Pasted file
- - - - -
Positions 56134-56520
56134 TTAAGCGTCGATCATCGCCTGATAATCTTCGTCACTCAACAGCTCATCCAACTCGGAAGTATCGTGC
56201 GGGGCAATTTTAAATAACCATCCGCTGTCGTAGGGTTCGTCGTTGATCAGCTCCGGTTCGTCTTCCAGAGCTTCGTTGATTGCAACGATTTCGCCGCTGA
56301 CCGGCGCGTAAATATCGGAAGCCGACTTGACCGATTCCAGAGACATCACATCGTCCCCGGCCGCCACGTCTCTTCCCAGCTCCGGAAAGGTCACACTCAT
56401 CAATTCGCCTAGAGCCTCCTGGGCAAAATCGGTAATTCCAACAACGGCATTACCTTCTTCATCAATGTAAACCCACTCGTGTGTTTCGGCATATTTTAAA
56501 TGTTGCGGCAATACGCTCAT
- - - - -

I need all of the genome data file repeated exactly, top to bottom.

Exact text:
Positions 56134-56520
56134 TTAAGCGTCGATCATCGCCTGATAATCTTCGTCACTCAACAGCTCATCCAACTCGGAAGTATCGTGC
56201 GGGGCAATTTTAAATAACCATCCGCTGTCGTAGGGTTCGTCGTTGATCAGCTCCGGTTCGTCTTCCAGAGCTTCGTTGATTGCAACGATTTCGCCGCTGA
56301 CCGGCGCGTAAATATCGGAAGCCGACTTGACCGATTCCAGAGACATCACATCGTCCCCGGCCGCCACGTCTCTTCCCAGCTCCGGAAAGGTCACACTCAT
56401 CAATTCGCCTAGAGCCTCCTGGGCAAAATCGGTAATTCCAACAACGGCATTACCTTCTTCATCAATGTAAACCCACTCGTGTGTTTCGGCATATTTTAAA
56501 TGTTGCGGCAATACGCTCAT